Tuesday, September 10, 2013


(I wonder what would happen if I could interview my redoubtable great-grandmother …)

Dr Muriel Maitland King settles herself and smooths the pale grey silk over her knees. “So, we meet at last.” She indicates a spindly-legged chair and I sit down nervously.

“You have been very – elusive, but I’m beginning to see you more clearly,” I say.

Muriel’s eyebrows rise. “Absurd! I could not have been difficult to find. I was – and I quote from one of the quality newspapers – ‘one of the most interesting personalities in London’.  Why have you been looking for me?”

“I want to write a novel about you.  I would like to find out more about you and your life. ”

Muriel frowns. “That would not be appropriate. My life is private, and nothing to do with you.”

“That’s not quite true,” I say.  “You were my great-grandmother. You were also a doctor – or so you claimed …”

“Claimed? Claimed? All London attended my clinics. My lectures were famous in England and America. My books were read by thousands.”  Muriel leans forward and glares. “The Princess Christian herself summoned me to Cumberland Lodge to ask my advice!”

“The Princess Christian being Queen Victoria’s daughter – yes I know, I found the newspaper reports - in the quality papers of course.  You certainly made a significant impression on the London of your day. Wouldn’t you like the world to know more about you?”  Muriel’s eyes glitter and – do I detect a smirk beginning to appear on her face?  I press on. “Think of the interest from people in the world of today, the 21st century, the world of your many descendants – my world?”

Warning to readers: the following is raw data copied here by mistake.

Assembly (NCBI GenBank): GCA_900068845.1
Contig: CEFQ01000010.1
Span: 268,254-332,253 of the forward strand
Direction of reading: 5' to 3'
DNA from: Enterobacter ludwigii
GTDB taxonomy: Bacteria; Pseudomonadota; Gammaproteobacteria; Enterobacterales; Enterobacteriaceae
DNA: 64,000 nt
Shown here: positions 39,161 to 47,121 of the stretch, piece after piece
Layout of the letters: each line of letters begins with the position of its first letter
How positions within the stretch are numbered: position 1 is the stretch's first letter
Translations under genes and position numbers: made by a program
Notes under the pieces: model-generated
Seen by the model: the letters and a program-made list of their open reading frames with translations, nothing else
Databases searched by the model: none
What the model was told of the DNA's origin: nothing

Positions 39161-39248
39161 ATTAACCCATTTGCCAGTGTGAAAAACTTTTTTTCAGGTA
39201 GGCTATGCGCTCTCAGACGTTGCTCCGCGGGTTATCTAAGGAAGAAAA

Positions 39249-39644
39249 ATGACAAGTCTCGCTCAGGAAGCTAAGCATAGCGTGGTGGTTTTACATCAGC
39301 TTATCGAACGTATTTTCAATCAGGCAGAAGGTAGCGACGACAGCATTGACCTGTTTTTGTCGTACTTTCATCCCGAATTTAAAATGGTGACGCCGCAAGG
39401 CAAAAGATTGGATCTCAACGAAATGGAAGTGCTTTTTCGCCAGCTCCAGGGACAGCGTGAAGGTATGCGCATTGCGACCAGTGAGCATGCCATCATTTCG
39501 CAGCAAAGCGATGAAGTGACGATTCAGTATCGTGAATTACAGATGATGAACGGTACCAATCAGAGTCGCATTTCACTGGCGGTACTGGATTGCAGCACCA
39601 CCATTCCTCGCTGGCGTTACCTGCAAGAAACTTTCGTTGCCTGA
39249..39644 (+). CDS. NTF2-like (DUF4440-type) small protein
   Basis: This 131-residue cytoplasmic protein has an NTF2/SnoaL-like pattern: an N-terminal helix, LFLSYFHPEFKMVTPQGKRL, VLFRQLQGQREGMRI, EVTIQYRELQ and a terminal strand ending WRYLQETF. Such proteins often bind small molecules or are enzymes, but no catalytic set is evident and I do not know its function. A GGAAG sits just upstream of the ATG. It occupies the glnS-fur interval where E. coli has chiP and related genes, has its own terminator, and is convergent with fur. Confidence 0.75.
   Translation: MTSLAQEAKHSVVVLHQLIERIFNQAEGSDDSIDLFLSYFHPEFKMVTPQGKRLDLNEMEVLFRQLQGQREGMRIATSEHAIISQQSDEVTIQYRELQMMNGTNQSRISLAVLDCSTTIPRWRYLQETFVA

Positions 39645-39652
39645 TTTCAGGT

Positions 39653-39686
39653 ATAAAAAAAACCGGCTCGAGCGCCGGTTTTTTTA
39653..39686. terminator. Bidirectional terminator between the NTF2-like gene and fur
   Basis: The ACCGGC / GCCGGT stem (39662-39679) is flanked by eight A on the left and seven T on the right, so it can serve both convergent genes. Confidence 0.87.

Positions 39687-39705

“Do you think so?” she says thoughtfully.  (Aha, gotcha!) “And you propose to write about me in a novel?”

“I would really like to write your biography, but two centuries on it is almost impossible to find enough information about you that I haven’t found already, and what I have is patchy.  So, I will have to fill in the gaps from my imagination, in what we today call faction, which is a novel based on facts but with fiction mixed in.”

“And what makes you the person to write this – faction?”

Good question, and I choose my words carefully.  “I have researched your life and feel I not only know you but that we have much in common. The generations that have come between us – your children, their children and grandchildren – have carried some of your genes and I can recognise those, in them and in me.  I find that very interesting and, at times, alarming.  And if I am successful you could become even more famous than you were in your time.”

Muriel nods graciously. “Perhaps,” she says, “it would be appropriate. Very well, you have my permission.”
(I wish - oh how I wish!)

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